In late October we launched a fantastic project from Tigress Productions, Endemol and Rubber Republic for Channel 4. Tigress had created a great show in 2010 called “Life After Death”. The idea was to film a carcass on the plains of Africa, find out who came and had a chomp, and follow the food chain to understand the “Circle of Life”. Kind of like the core concept of The Lion King only with more maggots.
(In case you wondered what that would look like, I’ve visualised it here):
The 2010 show featured this incredible clip which got a decent amount of traffic of its own accord, and while the show was live, twitter lit up with people fascinated by the fairly blunt view of nature at work – rather different than the more edited approach they are used to seeing in more traditional nature programmes.
Click here to view (but not if you’re eating) >>
This organic interest in the first show meant it was an obvious choice for going all “crossplatform” in 2011, so we collaborated with Tigress and Endemol to create an online version of the project; Hippo: Wild Feast LIVE.
Viewers could watch a live stream of the show 24 hours a day (well as it turned out, about 22 hours a day, as the heat between 10am and 12 on the African plains topped 50 degrees C and repeatedly melted some of the kit). A live dashboard kept viewers up to date with temperature and other conditions on the ground, and live updating infographics showed them the percentage of the carcass being devoured by different types of wildlife each day.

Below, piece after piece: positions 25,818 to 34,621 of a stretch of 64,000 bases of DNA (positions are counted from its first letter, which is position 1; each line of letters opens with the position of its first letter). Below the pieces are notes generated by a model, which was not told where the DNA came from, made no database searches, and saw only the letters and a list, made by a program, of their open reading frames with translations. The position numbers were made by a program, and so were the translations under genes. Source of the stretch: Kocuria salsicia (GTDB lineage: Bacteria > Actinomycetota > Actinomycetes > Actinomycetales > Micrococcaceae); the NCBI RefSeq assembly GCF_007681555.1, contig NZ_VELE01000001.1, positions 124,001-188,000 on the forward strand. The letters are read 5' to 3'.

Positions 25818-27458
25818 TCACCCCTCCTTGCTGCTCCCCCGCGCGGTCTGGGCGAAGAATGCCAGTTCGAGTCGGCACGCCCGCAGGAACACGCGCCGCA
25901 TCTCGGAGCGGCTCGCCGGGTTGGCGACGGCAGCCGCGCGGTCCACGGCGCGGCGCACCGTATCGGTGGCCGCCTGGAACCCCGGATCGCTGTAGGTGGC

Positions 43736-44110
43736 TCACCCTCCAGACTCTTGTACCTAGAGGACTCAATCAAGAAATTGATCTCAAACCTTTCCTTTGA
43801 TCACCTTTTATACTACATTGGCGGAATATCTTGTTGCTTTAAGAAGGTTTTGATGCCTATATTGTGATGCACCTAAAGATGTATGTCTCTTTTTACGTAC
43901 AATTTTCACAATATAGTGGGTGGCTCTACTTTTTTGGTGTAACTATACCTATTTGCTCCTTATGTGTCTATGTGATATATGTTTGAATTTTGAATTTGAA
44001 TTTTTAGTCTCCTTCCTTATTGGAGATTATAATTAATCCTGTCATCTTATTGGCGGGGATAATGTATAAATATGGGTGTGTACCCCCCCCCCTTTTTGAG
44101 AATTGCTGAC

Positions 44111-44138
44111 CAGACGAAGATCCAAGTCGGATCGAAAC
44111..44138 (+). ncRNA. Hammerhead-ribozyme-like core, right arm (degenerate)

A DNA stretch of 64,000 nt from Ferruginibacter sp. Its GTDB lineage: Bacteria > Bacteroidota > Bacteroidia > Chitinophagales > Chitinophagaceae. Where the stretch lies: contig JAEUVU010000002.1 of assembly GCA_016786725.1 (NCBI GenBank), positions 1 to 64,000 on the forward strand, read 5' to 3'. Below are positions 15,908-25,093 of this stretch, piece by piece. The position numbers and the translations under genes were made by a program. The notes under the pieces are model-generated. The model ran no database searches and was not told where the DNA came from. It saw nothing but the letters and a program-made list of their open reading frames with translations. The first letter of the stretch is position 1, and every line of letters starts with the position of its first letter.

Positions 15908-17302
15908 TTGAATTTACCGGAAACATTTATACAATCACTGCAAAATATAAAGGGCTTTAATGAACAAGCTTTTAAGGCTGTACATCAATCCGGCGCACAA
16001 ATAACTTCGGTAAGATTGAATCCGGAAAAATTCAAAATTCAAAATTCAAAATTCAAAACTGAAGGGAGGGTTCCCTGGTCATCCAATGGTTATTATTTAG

Interaction was handled on Twitter allowing viewers to talk directly to the expert members of the shoot team in real time and ask them questions about what they were seeing. A daily diary was posted showing experiments in progress and edited highlight videos were posted to the site and Facebook.
Taking storytelling into new spaces like this by blending traditional techniques and social innovations is an exciting evolution of the work we’ve been doing for Paramount Films and the BBC for the past 3 years.
The biggest thumbs up for this project came from the dwell time. The site had dwell times of 19 minutes 04 seconds (which is all the more impressive given there was a time out on the tracking at 15 minutes which ruled out anyone who loaded the site, then left it untouched in a window for more than 15 minutes). Visitors were not only coming, but staying directly engaged for what in web terms is longer than some newfangled pop stars careers.
The only downside of this project is that it was live, so…rather than show you the mildly broken stony cold lifeless remains of the website, abandoned like a hunk of dead internet thing, here’s a picture of it in its prime: